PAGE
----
Popcorn Picks: Adore

Starring Naomi Watts, Robin Wright, Ben Mendelsohn, Xavier Samuel, James Frecheville

Directed by Anne Fontaine

Genre Drama

Choice Quote “Time flies. We may have been prettier then, but I think we have much more character now.”

The Hype Based on the story The Grandmothers by Doris Lessing, Lil (Watts) and Roz (Wright), best friends since childhood, are in their 40s and live side by side along the Australian coast. Lil, a widow, and Roz, whose husband recently took a job in far-away Sydney, gradually fall for each other’s sons, embarking on steamy, sexy romps that threaten to divide both loyalties … and families.

The Reality Well, here’s to you, Mrs. Robinson. Aren’t Lil and Roz naughty? The premise – two best friends knocking boots with each other’s kids – seems a little creepy on the surface, but who are we to judge? After all, the couplings are less Woody Allen/Soon-Yi and more Demi/Ashton.

An amazing thing about Adore is that the creep factor doesn’t last. Well, actually, you kind of get used to it, and then sympathize and then at the end of the film … well, you’ll see. And you should see.

Watts and Wright manage to establish a comfortable balance between lust and love, the matriarchal and the mating, their love for their sons and, well, their “love” for their sons because, you see, this film isn’t just about what happens under the covers.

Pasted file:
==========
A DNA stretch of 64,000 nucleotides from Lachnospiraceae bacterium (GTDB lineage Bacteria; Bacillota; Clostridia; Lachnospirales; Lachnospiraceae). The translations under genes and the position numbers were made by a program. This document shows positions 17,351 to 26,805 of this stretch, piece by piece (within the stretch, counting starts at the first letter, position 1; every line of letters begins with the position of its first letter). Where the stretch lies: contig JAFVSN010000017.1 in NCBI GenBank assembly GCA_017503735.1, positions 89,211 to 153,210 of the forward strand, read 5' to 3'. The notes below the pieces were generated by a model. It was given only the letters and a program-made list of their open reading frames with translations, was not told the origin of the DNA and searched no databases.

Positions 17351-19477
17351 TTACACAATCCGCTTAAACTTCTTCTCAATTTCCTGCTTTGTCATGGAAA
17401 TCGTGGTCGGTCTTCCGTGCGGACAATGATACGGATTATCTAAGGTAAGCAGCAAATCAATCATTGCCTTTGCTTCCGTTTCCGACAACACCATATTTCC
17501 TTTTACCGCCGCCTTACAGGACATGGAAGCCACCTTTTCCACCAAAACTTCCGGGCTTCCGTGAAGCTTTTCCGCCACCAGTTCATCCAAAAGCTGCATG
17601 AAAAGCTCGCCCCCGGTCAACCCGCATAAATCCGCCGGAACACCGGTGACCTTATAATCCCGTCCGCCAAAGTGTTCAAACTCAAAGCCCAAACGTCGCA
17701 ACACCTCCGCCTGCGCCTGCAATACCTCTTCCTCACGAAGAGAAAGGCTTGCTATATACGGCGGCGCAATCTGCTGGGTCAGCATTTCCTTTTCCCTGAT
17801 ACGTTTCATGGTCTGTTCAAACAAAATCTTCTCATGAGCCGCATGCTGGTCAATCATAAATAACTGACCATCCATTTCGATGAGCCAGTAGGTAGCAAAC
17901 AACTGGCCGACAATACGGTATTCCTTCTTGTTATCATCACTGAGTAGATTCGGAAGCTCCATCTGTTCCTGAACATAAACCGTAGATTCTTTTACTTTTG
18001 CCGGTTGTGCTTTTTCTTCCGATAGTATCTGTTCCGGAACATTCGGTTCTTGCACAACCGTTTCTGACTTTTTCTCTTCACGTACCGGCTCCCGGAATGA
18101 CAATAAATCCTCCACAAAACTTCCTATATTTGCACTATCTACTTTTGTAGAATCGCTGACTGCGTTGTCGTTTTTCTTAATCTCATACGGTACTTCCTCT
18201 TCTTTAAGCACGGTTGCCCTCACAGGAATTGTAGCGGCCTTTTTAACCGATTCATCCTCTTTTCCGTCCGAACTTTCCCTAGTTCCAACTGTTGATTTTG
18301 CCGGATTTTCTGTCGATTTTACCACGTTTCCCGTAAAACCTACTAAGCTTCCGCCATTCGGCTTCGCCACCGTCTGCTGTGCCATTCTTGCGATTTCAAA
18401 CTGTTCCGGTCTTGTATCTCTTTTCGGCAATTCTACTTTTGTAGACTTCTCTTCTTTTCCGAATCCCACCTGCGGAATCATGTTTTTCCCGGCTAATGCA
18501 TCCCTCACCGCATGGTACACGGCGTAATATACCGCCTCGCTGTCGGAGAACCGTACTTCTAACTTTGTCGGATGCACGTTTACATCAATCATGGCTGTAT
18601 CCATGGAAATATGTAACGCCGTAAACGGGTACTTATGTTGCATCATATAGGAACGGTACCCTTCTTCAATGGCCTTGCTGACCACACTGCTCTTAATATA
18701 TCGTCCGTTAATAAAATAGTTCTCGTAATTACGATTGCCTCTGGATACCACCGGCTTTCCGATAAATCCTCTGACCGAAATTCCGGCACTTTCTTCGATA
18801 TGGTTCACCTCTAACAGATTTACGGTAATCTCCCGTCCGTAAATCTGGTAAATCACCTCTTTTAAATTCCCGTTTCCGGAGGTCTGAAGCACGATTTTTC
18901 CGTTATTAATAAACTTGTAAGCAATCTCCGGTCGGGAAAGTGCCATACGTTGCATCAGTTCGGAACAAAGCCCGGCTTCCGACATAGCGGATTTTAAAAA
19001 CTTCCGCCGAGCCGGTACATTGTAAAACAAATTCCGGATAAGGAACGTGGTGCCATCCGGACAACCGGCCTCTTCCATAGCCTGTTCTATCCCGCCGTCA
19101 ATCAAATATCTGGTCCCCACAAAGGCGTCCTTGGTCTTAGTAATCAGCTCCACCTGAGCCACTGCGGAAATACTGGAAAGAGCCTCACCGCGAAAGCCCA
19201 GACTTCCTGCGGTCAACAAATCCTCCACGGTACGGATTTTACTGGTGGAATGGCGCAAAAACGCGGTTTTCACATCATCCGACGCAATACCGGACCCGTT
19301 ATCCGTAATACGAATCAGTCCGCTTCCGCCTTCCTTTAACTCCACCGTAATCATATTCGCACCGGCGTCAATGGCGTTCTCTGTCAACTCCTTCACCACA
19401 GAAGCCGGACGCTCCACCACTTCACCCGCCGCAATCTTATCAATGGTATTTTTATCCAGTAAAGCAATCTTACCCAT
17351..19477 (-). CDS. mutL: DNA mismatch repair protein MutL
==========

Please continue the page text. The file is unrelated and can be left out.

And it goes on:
It’s about companionship and the roadblocks intergenerational couples face. Roz warns Lil’s son Ian (Samuel) at one point that she’ll soon grow older and he’ll lose interest. And there are other times when the ladies agree they need to let the boys explore their options with women their own age. But it’s the boys who want to stay as much as the women – Lil and Roz are, after all, smart, successful and stunning – in a show of will that would make Oedipus proud.

The relationships get complicated when break-ups, new loves and old passions come into play, but the story isn’t as simple as it seems and, by the final shot of the film, you’re not sure if that’s a fuzzy feeling or a chill you feel on your spine. It’s a testament to the storytelling and a relationship dynamic that’s anything but black and white.

The Verdict There’s no breakout star performances here – though Watts and Wright ably carry the film – and the ladies don’t seem to age much despite the story spanning three generations, but Adore stands as a smartly crafted, engaging film that manages to maintain an air of realism while tackling a provocative – even taboo – intergenerational love story.

Theatres or rent it? Theatres

Can the grandkids watch? As long as you’re sure they won’t start giving you suspicious looks any time your friends’ kids come around.

Rating 3.5 kernels out of 5

Adore opens Friday, Sept. 6 in Toronto and Vancouver.